Journal of Chemical Ecology

, Volume 31, Issue 2, pp 343–356 | Cite as

Parallel Arms Races between Garter Snakes and Newts Involving Tetrodotoxin as the Phenotypic Interface of Coevolution

  • Edmund D. BrodieIII
  • Chris R. Feldman
  • Charles T. Hanifin
  • Jeffrey E. Motychak
  • Daniel G. Mulcahy
  • Becky L. Williams
  • Edmund D. BrodieJr.
Article

Abstract

Parallel “arms races” involving the same or similar phenotypic interfaces allow inference about selective forces driving coevolution, as well as the importance of phylogenetic and phenotypic constraints in coevolution. Here, we report the existence of apparent parallel arms races between species pairs of garter snakes and their toxic newt prey that indicate independent evolutionary origins of a key phenotype in the interface. In at least one area of sympatry, the aquatic garter snake, Thamnophis couchii, has evolved elevated resistance to the neurotoxin tetrodotoxin (TTX), present in the newt Taricha torosa. Previous studies have shown that a distantly related garter snake, Thamnophis sirtalis, has coevolved with another newt species that possesses TTX, Taricha granulosa. Patterns of within population variation and phenotypic tradeoffs between TTX resistance and sprint speed suggest that the mechanism of resistance is similar in both species of snake, yet phylogenetic evidence indicates the independent origins of elevated resistance to TTX.

Keywords

Coevolution parallel evolution resistance Taricha tetrodotoxin TTX Thamnophis toxicity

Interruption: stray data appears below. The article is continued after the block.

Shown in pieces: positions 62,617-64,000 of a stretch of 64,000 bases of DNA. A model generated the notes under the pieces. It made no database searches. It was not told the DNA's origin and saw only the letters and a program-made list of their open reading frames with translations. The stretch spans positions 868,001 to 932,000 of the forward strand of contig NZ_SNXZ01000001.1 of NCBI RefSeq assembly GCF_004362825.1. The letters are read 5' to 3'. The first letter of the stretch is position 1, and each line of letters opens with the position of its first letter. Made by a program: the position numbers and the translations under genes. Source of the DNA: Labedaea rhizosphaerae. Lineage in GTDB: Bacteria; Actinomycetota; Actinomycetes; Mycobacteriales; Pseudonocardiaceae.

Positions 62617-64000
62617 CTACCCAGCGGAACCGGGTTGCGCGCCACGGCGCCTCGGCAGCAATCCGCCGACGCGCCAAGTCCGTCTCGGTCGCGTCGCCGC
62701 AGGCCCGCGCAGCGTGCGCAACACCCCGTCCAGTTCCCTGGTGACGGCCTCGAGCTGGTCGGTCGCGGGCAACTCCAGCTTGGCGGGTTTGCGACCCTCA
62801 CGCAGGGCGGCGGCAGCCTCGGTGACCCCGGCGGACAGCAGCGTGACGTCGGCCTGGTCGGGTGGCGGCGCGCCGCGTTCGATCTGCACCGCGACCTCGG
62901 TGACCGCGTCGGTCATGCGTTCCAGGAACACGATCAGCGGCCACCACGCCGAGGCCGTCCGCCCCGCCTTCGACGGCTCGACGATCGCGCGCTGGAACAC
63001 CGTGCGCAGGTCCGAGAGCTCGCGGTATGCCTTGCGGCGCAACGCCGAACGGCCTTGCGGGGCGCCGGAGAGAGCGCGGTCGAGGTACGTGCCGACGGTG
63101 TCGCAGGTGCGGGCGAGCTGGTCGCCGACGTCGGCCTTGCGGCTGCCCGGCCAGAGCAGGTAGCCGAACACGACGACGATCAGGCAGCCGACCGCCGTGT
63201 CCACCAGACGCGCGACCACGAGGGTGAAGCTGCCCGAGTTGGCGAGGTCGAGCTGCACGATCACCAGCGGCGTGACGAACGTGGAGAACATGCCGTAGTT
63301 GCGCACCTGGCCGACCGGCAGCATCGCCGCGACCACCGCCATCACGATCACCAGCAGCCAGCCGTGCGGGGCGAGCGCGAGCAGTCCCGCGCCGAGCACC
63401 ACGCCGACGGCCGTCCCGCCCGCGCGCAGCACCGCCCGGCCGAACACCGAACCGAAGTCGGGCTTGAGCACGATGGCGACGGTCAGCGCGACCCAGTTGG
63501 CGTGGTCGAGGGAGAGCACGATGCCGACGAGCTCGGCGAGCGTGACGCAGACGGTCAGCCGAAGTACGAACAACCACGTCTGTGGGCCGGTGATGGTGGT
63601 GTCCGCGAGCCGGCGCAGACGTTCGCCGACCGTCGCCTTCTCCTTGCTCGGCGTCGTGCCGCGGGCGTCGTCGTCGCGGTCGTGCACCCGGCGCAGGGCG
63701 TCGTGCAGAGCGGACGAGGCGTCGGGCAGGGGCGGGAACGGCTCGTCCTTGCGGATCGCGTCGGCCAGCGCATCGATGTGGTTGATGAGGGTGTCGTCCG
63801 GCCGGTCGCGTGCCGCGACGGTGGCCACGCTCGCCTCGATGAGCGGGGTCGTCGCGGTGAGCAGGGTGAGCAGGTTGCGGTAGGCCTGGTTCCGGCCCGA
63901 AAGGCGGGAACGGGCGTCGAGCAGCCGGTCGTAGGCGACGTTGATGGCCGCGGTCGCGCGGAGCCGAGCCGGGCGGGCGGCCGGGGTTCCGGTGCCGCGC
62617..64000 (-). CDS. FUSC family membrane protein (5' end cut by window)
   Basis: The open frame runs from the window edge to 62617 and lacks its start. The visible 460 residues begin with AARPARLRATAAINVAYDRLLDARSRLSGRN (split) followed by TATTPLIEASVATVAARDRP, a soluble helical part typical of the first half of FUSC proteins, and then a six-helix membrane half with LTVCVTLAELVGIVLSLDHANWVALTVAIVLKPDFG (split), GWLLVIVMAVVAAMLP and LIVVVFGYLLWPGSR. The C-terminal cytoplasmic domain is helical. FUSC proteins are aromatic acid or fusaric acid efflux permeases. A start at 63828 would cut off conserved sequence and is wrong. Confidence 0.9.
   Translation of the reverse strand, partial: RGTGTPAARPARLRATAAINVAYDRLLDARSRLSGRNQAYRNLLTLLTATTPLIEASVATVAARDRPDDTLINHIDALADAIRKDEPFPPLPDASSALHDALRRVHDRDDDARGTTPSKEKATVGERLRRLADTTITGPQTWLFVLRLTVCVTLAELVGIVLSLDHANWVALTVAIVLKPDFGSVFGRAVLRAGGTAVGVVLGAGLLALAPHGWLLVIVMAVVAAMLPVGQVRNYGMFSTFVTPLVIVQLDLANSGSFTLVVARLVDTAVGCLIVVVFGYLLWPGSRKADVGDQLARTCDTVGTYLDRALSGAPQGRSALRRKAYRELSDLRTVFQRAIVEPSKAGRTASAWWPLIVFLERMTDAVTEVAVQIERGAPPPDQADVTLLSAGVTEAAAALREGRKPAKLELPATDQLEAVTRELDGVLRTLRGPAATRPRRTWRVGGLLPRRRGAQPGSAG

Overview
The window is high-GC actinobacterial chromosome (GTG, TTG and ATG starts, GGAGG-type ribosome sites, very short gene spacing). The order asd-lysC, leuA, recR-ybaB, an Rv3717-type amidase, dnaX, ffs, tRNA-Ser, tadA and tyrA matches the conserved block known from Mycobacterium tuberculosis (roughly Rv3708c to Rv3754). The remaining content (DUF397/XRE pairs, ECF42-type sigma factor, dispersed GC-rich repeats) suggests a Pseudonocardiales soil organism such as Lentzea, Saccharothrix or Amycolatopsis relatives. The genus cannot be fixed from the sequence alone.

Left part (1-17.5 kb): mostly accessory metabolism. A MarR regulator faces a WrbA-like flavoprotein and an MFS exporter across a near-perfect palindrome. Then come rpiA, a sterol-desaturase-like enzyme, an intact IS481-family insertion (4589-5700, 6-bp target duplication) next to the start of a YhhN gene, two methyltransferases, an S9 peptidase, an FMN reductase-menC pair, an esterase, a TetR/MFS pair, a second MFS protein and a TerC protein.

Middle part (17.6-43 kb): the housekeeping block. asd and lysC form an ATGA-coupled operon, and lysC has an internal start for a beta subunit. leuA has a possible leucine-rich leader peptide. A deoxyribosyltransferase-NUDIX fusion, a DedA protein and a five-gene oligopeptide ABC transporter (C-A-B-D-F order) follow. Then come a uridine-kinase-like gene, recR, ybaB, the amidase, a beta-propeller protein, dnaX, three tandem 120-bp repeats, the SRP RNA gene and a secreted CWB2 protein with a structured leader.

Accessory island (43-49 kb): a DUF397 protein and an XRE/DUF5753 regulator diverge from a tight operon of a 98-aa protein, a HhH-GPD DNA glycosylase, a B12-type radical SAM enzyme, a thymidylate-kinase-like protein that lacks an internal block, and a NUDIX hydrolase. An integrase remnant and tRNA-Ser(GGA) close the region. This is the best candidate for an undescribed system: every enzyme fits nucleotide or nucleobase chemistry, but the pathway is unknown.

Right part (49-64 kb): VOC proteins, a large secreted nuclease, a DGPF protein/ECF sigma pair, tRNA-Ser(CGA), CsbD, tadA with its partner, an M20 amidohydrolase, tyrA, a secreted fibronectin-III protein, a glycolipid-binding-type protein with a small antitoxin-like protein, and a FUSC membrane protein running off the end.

Preview

Unable to display preview. Download preview PDF.

Unable to display preview. Download preview PDF.

References

  1. Berenbaum, M. R. and Zangerl, A. R. 1992. Quantification of chemical coevolution, pp. 69–87, in R. S. Fritz and E. L. Simms (eds.). Plant Resistance to Herbivores and Pathogens: Ecology, Evolution, and Genetics. University of Chicago Press, Chicago.Google Scholar
  2. Brodie, E. D., Jr. 1968. Investigations on the skin toxin of the adult roughskinned newt, Taricha granulosa. Copeia 1968:307–313.Google Scholar
  3. Brodie, E. D., III and Brodie, E. D. Jr. 1990. Tetrodotoxin resistance in garter snakes: An evolutionary response of predators to dangerous prey. Evolution 44:651–659.Google Scholar
  4. Brodie, E. D., III and Brodie, E. D. Jr. 1999a. The cost of exploiting poisonous prey: Tradeoffs in a predator–prey arms race. Evolution 53:626–631.Google Scholar
  5. Brodie, E. D., III and Brodie, E. D. Jr. 1999b. Predator–prey arms races. Bioscience 49:557–568.Google Scholar
  6. Brodie, E. D., III and Ridenhour, B. J. 2003. Reciprocal selection at the phenotypic interface of coevolution. Integr. Comp. Biol. 43:408–418.Google Scholar
  7. Brodie, E. D., Jr., Hensel, J. L., Jr., and Johnson, J. A. 1974. Toxicity of the urodele amphibians Taricha, Notophthalmus, Cynops and Paramesotriton (Salamandridae). Copeia 1974:506– 511.Google Scholar
  8. Brodie, E. D., Jr., Ridenhour, B. J., and Brodie, E. D., III. 2002. The evolutionary response of predators to dangerous prey: Hotspots and coldspots in the geographic mosaic of coevolution between newts and snakes. Evolution 56:2067–2082.Google Scholar